Monday, September 23, 2013

Home Depot Proposal is Feel Good PR

Flash mob marriage all about love and not about politics

Viral videos and social media sensations have created an entirely new category of public relations. Popular examples of this include the Evan Longoria super catch that was a covert Gillette commercial and a Pepsi commercial featuring a fake test drive by racing superstar Jeff Gordon.

But nothing seems to catch the public’s consciousness and pull on the viral heartstrings more than a feel-good public marriage proposal gone right. There are entire sites dedicated to proposals gone wrong, but we’ll stay away from those.

Recently a video surfaced portraying an elaborate proposal by a man and more than twenty of his friends and family. The folks doing the proposing put on a flash mob song and dance number in the lumber aisle at Home Depot.

While the store is only briefly mentioned, it is in the video description and the branding and colors of the home improvement giant are readily visible.

Sounds like a PR win all around, right? Well, there’s a twist. Both the proposer and the intended are guys. And, while culturally we are becoming more accepting of gay marriage, there are powerful lobbies that would not find this video heartwarming. Particularly among Home Depot’s major target audience.

Torossian’s take: “Yes, the store took a risk in allowing the flash mob. There was no need to approve the event, and they could have bowed out for a number of reasons. But they chose to go for the positive PR rather than the kowtowing to the potential risk involved.”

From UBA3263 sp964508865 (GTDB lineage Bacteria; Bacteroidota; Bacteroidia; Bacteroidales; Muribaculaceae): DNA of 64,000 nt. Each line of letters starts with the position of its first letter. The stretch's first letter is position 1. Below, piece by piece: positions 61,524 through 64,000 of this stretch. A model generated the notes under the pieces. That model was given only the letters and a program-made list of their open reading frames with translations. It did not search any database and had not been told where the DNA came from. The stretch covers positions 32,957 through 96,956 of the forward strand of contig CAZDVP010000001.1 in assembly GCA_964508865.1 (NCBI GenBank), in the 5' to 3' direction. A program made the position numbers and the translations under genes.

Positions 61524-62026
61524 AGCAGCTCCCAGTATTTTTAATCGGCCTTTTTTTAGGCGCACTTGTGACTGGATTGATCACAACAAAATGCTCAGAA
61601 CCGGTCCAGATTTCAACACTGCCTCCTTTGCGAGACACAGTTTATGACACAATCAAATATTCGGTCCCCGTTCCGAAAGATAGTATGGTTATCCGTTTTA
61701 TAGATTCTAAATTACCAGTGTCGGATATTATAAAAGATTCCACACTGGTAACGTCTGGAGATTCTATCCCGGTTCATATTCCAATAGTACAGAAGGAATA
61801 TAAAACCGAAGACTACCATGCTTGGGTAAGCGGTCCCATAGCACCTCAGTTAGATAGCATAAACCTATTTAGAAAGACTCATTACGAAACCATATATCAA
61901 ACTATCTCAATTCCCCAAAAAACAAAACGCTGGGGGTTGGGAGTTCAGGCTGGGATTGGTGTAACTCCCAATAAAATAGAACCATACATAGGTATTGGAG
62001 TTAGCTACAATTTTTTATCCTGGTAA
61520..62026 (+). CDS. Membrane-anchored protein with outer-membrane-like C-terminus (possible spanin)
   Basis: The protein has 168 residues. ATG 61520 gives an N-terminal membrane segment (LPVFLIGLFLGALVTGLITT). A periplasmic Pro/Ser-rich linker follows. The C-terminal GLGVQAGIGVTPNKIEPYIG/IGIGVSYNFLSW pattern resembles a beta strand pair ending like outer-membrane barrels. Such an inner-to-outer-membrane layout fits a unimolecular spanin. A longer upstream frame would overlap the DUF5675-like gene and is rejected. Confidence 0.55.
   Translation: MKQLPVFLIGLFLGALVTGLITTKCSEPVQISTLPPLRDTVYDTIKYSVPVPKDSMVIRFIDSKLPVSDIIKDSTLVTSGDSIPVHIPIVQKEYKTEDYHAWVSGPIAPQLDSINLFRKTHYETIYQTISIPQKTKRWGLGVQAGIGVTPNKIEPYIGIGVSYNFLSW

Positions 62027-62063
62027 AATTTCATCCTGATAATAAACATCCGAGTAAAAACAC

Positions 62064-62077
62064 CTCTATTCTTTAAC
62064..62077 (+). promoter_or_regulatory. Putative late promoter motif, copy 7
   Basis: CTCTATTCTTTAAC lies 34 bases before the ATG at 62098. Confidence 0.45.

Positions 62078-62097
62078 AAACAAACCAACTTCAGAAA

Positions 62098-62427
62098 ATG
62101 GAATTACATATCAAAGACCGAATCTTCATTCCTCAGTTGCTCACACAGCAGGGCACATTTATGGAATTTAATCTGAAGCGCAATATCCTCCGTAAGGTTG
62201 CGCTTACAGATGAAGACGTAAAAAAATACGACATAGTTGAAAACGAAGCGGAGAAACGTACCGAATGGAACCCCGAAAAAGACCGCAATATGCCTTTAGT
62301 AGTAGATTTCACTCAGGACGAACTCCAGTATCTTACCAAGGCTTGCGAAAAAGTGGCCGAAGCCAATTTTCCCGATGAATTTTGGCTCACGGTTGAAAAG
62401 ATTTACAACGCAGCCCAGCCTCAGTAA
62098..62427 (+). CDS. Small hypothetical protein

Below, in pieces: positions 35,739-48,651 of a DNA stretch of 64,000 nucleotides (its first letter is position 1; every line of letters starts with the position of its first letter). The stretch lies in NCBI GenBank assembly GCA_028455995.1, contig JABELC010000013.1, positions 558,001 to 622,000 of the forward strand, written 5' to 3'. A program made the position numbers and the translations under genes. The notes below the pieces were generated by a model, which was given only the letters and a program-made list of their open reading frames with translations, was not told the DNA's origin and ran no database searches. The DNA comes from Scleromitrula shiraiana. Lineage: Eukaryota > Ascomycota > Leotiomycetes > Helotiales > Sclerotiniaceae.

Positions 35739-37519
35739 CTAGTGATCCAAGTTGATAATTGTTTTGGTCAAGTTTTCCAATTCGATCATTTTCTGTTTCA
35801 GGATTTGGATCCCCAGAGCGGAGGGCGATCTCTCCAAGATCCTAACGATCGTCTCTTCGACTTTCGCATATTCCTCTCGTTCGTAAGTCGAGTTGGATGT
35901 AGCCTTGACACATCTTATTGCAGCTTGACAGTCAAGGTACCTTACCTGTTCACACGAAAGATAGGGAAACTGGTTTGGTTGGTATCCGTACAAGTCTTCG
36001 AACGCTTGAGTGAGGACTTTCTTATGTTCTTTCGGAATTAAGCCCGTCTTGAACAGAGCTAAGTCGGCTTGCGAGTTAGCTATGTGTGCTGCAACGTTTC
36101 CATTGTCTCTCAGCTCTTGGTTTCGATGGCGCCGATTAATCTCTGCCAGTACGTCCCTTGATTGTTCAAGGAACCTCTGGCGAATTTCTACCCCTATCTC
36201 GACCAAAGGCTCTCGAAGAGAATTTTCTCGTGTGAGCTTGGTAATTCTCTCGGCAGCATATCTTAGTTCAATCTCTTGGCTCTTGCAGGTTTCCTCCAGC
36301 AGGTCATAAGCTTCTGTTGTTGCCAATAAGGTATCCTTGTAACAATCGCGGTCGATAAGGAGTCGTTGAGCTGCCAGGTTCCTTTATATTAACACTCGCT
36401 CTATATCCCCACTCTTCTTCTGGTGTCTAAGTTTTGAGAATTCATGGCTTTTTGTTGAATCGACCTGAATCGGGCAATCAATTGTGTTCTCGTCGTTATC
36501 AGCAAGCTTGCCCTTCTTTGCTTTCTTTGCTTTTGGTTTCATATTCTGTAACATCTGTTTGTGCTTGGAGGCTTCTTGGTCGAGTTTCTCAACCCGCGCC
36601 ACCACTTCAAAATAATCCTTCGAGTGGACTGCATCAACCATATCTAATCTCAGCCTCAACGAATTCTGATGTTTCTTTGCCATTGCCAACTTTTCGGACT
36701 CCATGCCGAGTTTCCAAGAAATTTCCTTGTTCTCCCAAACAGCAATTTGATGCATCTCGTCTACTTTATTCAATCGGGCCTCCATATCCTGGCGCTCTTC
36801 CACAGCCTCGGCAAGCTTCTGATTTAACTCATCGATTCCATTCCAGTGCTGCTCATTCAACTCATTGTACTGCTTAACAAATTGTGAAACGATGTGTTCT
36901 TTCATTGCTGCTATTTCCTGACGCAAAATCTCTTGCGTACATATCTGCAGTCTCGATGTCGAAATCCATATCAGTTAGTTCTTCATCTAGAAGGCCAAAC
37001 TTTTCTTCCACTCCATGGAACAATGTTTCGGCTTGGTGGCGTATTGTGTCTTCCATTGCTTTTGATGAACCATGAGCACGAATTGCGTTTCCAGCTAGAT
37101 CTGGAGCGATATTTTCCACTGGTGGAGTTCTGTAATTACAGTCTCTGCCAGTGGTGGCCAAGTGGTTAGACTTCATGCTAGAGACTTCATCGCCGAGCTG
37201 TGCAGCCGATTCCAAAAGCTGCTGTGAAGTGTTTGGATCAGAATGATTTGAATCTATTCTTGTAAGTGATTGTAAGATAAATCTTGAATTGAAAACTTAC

Torossian said this was a calculated risk the managers of the store definitely took into consideration. Did we mention the store in question was located in Salt Lake City, Utah? Yep, risk.

Whether they decided all publicity is good publicity or those particular managers are just suckers for a love story, they made the choice to allow the event to take place.

This was, in no way, an endorsement of any political position. Instead it was a thumbs up to happiness. The people in the video are certainly happy, and it’s incredibly tough not to respect both their effort and their emotion.

So far, it seems, the risk was worthwhile. The video has definitely gone viral – more than a million views in fewer than three days – and the reaction to the video has been, to date, extremely positive. No protests, boycotts, or other angry responses by the expected characters.

This episode proves that, sometimes, a calculated risk with a positive message can turn into a huge positive from a public relations standpoint.

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